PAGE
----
2
$\begingroup$

Let's say ABC drug company claims their medicine cures 90% of patients. Now a doctor conducts a trial by taking a random sample of 15 patients. Result shows 11 of them are cured but 4 are not.

In this case, $H_0$ should be: $p=0.9$. And $H_1$ is: $p<0.9$. If we use $X$ to represent the number of people cured in the sample, then $X \sim B(15,0.9)$.

If significance level ($\alpha$) is set as 5%, the critical region in this case should be defined as:

$P(X<11)<\alpha$ where $\alpha=5\%$ , $H_0$ will be rejected if the expression is true.

This really confuses me. The smaller of $P(X<11)$ is, the larger of $P(X>11)$ should be. Then the more patients should be cured and more likely H0 should be accepted. Anything wrong with this?

To me, it seems to make more sense if $P(X>11) < \alpha$ proves to be true to reject $H_0$.

$\endgroup$
  • $\begingroup$ I'd say that it actually isn't a duplicate of that other question since this questions is specifically concerned with why we don't accept the null. The only thing I could see in that other question touching on what we accept, what we reject, why it matters that was that we "accept the alternative hypothesis" (which I have huge issues with) and that we don't accept the null. But no explanation of why. I'd like to answer this question but I'll keep my answer in my mouth until this is decided on. $\endgroup$ – Nick Thieme Jun 29 '15 at 19:42
  • $\begingroup$ For your stated $H_0$, $H_1$ is $p \neq 0.9$, not $H_1 < 0.9$. And so your following statements are not correct. $\endgroup$ – Affine Jun 29 '15 at 19:59
  • 3
    $\begingroup$ @Affine Most people would understand such a claim to mean that the medicine cures at least 90% of patients, not exactly 90%. They would run afoul of truth-in-advertising laws when the rate is less than 90%, but not when the rate is greater than 90%. $\endgroup$ – whuber Jun 29 '15 at 20:17
  • 1
    $\begingroup$ @whuber Right - which is where I suspected some of the confusion prompting the question comes from, and I wanted to point out the inconsistencies there. $\endgroup$ – Affine Jun 29 '15 at 20:23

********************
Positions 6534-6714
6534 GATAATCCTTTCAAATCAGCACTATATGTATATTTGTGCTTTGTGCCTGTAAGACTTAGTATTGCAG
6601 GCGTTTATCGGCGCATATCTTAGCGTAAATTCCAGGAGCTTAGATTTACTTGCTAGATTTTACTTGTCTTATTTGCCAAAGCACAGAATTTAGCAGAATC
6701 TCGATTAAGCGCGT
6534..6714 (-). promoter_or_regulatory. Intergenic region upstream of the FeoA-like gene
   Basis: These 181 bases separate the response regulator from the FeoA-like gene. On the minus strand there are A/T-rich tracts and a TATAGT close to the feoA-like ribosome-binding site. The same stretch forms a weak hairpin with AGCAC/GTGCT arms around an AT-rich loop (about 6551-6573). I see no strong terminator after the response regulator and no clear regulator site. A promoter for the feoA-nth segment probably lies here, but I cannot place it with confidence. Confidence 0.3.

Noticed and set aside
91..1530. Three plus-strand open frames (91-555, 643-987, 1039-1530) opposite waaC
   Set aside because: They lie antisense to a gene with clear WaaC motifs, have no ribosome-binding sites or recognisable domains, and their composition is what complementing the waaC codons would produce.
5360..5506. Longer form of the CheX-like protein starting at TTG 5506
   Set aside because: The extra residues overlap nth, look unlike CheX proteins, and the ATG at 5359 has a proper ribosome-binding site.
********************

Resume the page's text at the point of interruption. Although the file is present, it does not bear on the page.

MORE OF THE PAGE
• 2
3
$\begingroup$

You are using your data to set your rejection region. This is incorrect.

If you want to test $H_0: p=0.9$ vs. $H_a: p<0.9$ using an iid sample of 15, then the cutoff is determined as follows:

  1. Let $X_i=1$ if patient $i$ is cured, $0$ o/w
  2. Assume $X_i \sim Ber(0.9) \implies T:=\sum X_i \sim Bin(15,0.9)$
  3. We want a lower cutoff, so how few people can be cured and still be acceptable with $p=0.9$? From a binomial probability table, we get:

$$P(T\leq 11)=0.0556, P(T\leq 10) = 0.0127$$

Notice that you can't get your desired $5\%$ significance exactly due to discreteness.

Therefore, you will reject at the $5.56\%$ level if $T\leq 11$. In this case, it is, so you would reject. There is only approximately a $5\%$ chance that this few people would have been cured had the actual cure rate been $90\%$.

Now you can see that having more people cured would make you less likely to reject.

$\endgroup$
1
$\begingroup$

We know that $$P(\text{Type I Error}) = P(\text{rejecting} \ H_0|H_{0} \ \text{is true})$$

$$ = 1-\sum_{x=x_c}^{15} \binom{15}{x} \left(\frac{9}{10} \right)^{x} \left(\frac{1}{10} \right)^{15-x}$$

For $\alpha = 0.05$, the rejection region is $\{x: x \leq 11 \}$. The p-value is the probability that we would get a result as extreme or more extreme than we did if the null hypothesis is true. This is:

$$\text{p-value} = 1-\sum_{x=11}^{15} \binom{15}{x} \left(\frac{9}{10} \right)^{x} \left(\frac{1}{10} \right)^{15-x} \approx 0.01$$

$\endgroup$

Not the answer you're looking for? Browse other questions tagged or ask your own question.